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Embracing the Rainbow

In a laudable judgment, the Madras High Court recently advised the National Medical Council that medical colleges should not teach students in a way that is derogatory to this community.

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Dr Swati Jindal Garg

Zachary Quinto, the famous American actor, rightly said:

“Our society needs to recognise the unstoppable momentum toward unequivocal civil equality for every gay, lesbian, bisexual and transgender citizen of this country.”

Starting from 1991 when the AIDS Bedhbhav Virodhi Andolan (ABVA) had organised a protest against police harassment, India has come a long way as far as recognising the rights of the LGBTQIA+ community goes.

The key development was the filing of a petition by Naz Foundation challenging Section 377 in 2001. This Section was “read down” by a Division Bench of the Delhi High Court in July 2009. The Court declared that “Section 377 IPC, insofar it criminalises consensual sexual acts of adults in private, is violative of Articles 21, 14 and 15 of the Constitution”.

As per Vikram Raghavan, a lawyer and author, the Delhi High Court judgment set the ball rolling for the LGBTQ community in India. He said:

“Naz Foundation, unlike any other decision before it, has the unique potential to diminish popular, but irrational, moral condemnation of stigmatised groups…. Indeed, the mass publicity and fanfare heralding the decision presents a rare opportunity for activists to reshape public opinion and influence a wider social debate about gay rights.”

However, just like nothing good is ever accomplished overnight, the judgment too was challenged by one Suresh Kumar Koushal, an astrologer. Koushal was a complete stranger to the proceedings, yet the Supreme Court chose to entertain his appeal. In December 2013, a Supreme Court bench comprising Justices GS Singhvi and SJ Mukhopadhaya set aside the Delhi High Court judgment. It characterised the LGBT community as a “miniscule fraction of the country’s population” and ruled that the High Court was erroneous in relying upon international precedents “in its anxiety to protect the so-called rights of LGBT persons”.

This judgment came as a shock to the community. However, a ray of hope emerged when numerous petitions were filed before the Supreme Court challenging the validity of Section 377 once again. In January 2018, these were referred to a Constitution Bench, where four out of the five judges read down Section 377.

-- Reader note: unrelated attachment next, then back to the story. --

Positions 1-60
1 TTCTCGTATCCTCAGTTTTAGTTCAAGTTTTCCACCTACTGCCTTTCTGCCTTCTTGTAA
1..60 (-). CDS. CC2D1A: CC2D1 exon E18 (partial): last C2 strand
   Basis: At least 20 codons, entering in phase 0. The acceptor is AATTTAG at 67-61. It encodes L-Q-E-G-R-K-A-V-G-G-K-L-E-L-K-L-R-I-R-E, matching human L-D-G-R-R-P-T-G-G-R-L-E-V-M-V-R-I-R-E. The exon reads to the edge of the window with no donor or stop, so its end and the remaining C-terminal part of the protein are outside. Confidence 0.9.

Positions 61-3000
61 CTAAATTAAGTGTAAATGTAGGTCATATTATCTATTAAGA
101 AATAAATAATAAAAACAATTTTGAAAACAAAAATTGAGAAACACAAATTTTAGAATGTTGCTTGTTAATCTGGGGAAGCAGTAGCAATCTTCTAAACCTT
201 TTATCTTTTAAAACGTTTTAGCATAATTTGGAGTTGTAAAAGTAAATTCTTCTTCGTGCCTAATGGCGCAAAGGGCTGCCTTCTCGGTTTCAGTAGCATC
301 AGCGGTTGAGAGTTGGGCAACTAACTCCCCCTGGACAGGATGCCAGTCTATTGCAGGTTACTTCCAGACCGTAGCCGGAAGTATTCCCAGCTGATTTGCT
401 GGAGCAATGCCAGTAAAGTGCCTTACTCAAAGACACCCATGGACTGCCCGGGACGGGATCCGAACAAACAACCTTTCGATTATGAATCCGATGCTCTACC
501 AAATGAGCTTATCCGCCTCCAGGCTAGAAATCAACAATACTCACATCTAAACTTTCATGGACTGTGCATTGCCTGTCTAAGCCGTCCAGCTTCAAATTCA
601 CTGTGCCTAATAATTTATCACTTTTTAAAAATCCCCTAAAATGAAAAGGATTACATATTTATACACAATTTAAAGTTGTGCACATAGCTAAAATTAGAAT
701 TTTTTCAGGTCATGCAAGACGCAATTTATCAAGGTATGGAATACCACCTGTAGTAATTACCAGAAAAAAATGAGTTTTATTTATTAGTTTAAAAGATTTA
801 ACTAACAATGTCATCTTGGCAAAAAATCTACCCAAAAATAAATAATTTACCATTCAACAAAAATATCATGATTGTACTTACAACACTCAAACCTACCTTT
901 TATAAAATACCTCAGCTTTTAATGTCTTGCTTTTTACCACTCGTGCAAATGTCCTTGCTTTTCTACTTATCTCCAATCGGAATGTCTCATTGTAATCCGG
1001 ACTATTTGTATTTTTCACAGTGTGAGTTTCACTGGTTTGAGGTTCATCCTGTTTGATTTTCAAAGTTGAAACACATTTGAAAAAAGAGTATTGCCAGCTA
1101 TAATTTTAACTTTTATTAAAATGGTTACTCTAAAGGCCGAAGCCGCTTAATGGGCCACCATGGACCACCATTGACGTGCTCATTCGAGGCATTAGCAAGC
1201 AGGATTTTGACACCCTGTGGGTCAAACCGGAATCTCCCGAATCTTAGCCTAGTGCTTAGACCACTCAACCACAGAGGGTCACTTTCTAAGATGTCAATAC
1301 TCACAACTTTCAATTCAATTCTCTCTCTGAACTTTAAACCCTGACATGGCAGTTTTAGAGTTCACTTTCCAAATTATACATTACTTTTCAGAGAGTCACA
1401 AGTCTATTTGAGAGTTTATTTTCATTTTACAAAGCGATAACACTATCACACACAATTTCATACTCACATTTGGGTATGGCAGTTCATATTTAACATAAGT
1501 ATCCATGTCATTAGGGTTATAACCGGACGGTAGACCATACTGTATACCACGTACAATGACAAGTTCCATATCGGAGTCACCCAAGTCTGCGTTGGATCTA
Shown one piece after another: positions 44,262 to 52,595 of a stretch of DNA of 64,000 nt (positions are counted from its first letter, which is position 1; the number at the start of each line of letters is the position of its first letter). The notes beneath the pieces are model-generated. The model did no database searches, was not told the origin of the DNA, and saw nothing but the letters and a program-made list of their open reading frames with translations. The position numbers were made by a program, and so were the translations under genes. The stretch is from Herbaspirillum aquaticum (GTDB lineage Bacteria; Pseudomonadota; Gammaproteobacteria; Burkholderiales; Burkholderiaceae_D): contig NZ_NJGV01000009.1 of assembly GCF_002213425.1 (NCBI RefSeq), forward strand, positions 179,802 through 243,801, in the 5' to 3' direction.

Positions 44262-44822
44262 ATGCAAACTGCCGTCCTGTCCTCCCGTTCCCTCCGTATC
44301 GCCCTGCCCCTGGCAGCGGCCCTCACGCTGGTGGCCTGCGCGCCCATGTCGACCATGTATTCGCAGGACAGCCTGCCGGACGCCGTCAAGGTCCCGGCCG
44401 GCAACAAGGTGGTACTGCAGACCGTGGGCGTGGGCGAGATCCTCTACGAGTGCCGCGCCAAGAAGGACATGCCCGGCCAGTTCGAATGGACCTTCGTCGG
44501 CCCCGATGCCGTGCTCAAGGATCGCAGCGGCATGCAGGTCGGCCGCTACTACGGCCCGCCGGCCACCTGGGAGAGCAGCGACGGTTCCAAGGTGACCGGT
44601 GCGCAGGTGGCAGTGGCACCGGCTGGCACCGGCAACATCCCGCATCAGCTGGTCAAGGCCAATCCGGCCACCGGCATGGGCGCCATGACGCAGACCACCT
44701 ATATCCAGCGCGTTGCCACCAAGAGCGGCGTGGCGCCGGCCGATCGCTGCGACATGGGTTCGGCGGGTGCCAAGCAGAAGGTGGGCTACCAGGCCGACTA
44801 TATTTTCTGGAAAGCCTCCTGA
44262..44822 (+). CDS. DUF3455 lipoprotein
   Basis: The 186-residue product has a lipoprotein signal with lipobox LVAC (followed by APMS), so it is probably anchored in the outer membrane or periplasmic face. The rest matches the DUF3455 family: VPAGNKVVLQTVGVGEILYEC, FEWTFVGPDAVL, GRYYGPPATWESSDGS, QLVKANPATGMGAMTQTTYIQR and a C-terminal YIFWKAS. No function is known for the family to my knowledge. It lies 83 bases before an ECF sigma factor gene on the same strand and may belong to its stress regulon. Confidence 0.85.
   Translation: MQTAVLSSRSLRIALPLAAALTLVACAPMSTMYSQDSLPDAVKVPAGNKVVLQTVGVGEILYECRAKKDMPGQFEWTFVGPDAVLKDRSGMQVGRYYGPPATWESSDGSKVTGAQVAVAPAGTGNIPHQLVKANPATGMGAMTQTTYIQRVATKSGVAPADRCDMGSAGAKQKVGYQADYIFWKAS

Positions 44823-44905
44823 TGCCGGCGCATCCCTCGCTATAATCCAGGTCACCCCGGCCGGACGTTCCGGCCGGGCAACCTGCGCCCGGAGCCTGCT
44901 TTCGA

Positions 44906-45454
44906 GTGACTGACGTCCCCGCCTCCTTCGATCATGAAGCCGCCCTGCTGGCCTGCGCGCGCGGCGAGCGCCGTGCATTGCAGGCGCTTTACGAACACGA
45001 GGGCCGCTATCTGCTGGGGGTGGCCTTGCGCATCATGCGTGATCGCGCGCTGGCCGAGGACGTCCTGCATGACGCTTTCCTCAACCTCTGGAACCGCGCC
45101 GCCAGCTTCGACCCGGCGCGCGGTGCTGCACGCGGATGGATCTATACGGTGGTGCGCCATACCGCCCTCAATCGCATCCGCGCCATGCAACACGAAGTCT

In this judgment, Chief Justice Dipak Misra emphasised the point of “constitutional morality” and referred to the transformative nature of the Constitution that recognised that Fundamental Rights are not just for the majority.

Justice Rohinton Nariman, in his opinion in the judgment, recognised the right to dignity of all individuals, regardless of their sexual orientation. He spoke about the stigma attached to being identified as a member of the community and directed the State to take measures to ensure that the judgment was given publicity in order to address this issue that has always been discussed in hushed tones.

Justice Chandrachud, in his own unique style, recognised the “crucial role of sexual autonomy in the idea of a free individual”. He, in fact, went on to say “that the choice of whom to partner, the ability to find fulfilment in sexual intimacies and the right not to be subjected to discriminatory behaviour are intrinsic to the constitutional protection of sexual orientation”.

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Justice Indu Malhotra, went on to say that sexual orientation was an innate attribute of one’s identity, and cannot be altered. She held that the phrase “order of nature” is too open-ended and open to misuse. Justice Malhotra remarked that history owes an apology to the members of this community and their families.

It is with this background that the latest advisory on October 13, 2021, has been issued by the National Medical Council (NMC). The advisory can be summarised as follows:

•Medical institutions should not teach students in a way that is derogatory or insulting to the LGBTQIA+ people.

•Authors of medical textbooks should amend all unscientific and discriminatory information about the community.

•Medical universities, colleges, institutions should not approve books with such derogatory references.

•Government and authorities are to strictly apply the guidelines.

LGBTQIA+ (Lesbian, Gay, Bisexual, Transgender and Asexual people) are usually at the receiving end of a lot of stigmatised notions. Adding to this is the erasure of any available queer narratives with absolutely no representation in the education system. The moment a queer person puts out his/her identity, the safest place for any human being—his home— can turn into a hostile environment. So how they will be treated in a normativity society can be imagined.